Though one of Tavokolian’s images remains on the Carmignac Foundation website, exhibitions of her work have been canceled, the Foundation statement says.

Davide Monteleone, last year’s winner, served on the jury that selected Tavakolian for the 2014 prize. He says when he turned in the project on Chechnya he shot with the Carmignac Gestion prize, he worked only with artistic director Nathalie Gallon. “I had no interference from Mr. Carmignac.” Monteleone says his book and exhibition “are exactly the way I wanted them to be. I think for such a prize, this is the only way it should be.”

The Carmignac Foundation is continuing with plans to offer the prize in 2015, this time supporting works on the theme of “lawless areas in France.”

September 17th, 2014

Sportsnet: Assigning Sports Photography, Canadian Style

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A multiple-expsoure composite of Toronto Blue Jays pitcher Marcus Stroman for Sportsnet © KC Armstrong

If you’ve never heard of Sportsnet, you probably don’t live in Canada. The brand is a Toronto-based cable sports network that publishes an award-winning print magazine with a tablet edition and website. And although the bi-weekly publication relies heavily on photography from wire services—particularly Getty Images’ National Hockey League coverage—Sportsnet photo director Myles McCutcheon commissions photography in almost every issue.

“We certainly don’t have the resources of Sports Illustrated, [with] an army of photographers on our payroll,” McCutcheon admits. “A lot of the time it’s [about] getting creative with pickup, and when we do feature stories, we’re doing in-depth profiles, interviews, stuff that we want a little more punch to.”

One strategy McCutcheon uses to get photography that stands out from competitors (and wire service fare) is to hire photographers with specialties other than sports.

Last year, for instance, McCutcheon sent photographer Mark Peckmezian to shoot the Arnold Sports Festival, a bodybuilding show and convention in Columbus, Ohio. Peckmezian rarely shoots sports, but it was his outsider perspective that McCutcheon hired him for.

“I was encouraged to shoot it the way I saw it,” Peckmezian says. “I [viewed] the festival and the bodybuilding culture critically, and [found it] a bit funny.” He delivered a series of portraits that were bizarre—almost alien. “I was really happy, because I was given a lot of creative freedom,” he says. “That’s always very exciting.”

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Layout from a feature on the Arnold Sports Festival, a bodybuilding convention & competition in Columbus, Ohio. Shot on medium-format and 35mm film © Mark Peckmezian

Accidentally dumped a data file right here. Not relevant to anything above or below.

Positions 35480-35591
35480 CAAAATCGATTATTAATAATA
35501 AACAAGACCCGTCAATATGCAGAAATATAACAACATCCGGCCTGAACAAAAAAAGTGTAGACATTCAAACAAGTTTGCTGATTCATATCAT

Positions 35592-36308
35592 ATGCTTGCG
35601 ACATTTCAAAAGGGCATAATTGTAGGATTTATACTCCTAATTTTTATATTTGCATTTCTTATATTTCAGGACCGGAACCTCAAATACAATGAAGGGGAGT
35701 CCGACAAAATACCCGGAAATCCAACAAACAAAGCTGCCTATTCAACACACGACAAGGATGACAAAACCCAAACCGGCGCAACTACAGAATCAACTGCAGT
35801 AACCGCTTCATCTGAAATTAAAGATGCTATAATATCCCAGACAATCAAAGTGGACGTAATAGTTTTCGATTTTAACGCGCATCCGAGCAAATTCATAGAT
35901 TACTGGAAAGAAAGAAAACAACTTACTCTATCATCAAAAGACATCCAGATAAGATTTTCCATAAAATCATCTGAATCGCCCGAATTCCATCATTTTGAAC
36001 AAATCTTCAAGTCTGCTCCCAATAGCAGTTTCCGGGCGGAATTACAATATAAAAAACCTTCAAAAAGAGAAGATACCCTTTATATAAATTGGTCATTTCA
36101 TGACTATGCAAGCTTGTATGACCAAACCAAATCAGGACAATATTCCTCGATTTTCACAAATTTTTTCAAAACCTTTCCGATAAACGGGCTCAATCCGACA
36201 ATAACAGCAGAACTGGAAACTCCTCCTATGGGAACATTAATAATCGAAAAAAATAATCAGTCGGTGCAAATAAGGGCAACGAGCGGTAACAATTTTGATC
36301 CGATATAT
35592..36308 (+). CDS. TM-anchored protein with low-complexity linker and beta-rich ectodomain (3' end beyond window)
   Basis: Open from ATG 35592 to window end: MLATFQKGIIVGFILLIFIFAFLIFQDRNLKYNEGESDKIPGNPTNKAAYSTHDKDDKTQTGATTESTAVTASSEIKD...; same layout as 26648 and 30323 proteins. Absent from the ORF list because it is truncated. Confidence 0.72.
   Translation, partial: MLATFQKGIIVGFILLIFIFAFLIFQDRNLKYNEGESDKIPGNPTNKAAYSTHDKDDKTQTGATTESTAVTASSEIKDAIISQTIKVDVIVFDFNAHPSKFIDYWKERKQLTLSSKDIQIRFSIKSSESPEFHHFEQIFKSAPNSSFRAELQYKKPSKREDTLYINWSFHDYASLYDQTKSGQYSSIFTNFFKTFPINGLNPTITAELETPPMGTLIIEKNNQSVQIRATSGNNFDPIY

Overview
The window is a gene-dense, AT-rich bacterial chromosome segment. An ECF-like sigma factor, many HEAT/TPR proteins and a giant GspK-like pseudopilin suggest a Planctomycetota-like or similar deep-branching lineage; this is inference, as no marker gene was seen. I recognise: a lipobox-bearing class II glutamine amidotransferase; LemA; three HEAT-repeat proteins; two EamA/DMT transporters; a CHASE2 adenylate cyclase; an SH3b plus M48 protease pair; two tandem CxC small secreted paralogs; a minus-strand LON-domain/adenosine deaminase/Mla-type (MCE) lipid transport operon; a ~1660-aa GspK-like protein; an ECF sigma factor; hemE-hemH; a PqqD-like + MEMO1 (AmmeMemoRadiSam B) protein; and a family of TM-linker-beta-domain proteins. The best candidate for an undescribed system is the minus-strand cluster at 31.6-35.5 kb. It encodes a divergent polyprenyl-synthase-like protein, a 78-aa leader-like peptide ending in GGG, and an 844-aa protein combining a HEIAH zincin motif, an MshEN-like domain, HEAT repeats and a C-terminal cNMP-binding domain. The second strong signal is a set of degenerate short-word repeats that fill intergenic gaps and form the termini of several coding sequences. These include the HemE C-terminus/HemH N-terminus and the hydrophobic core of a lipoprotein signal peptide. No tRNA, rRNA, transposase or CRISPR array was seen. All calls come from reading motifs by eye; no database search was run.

Sportsnet’s editorial budget is lean, so assignment fees are modest. But McCutcheon argues that access to elite athletes can make up for the lower rates.

“If an up-and-coming photographer gets [Pittsburgh Penguins star] Sidney Crosby in his book, whipping down the ice, that could mean a Nike campaign in the future,” he says. “I’m lucky in that regard, because I can say, ‘Our budgets aren’t the biggest, but you’re shooting Sidney Crosby.”

McCutcheon does hire veteran sports shooters, especially when an idea for a particular story calls for it. For a cover story earlier this year on Toronto Blue Jays pitching prospect Marcus Stroman, the Sportsnet editors wanted a multiple-exposure composite of his pitching motion to illustrate his transition from the minors to the big leagues. McCutcheon hired photographer KC Armstrong, who had already demonstrated a mastery of the multi-exposure technique for clients such as ESPN.

Sportsnet’s take on SI’s Swimsuit and ESPN’s Body issues is its annual “Beauty of Sport” feature. This year’s iteration from Toronto-based commercial photographer Mark Zibert featured half-naked athletes posing with exotic animals, posing on sandy beaches and rocky shores.

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Evander Kane, left wing for the WInnipeg Jets, in Sportsnet’s Beauty of Sport feature © Mark Zibert

McCutcheon estimates that on average, he commissions about 40 percent of the photography published in Sportsnet. But there’s a catch. Because Sportsnet is subsidized by the Canada Periodical Fund—which helps Canadian publications survive tough competition from US publications—it is required to rely on Canadian citizens to produce at least 80 percent of the magazine’s content. So the best way to get an assignment is to be good, but also Canadian.

McCutcheon does still hire photographers from the US and other countries, and says he’s looking for the best voice to tell a story, regardless of nationality.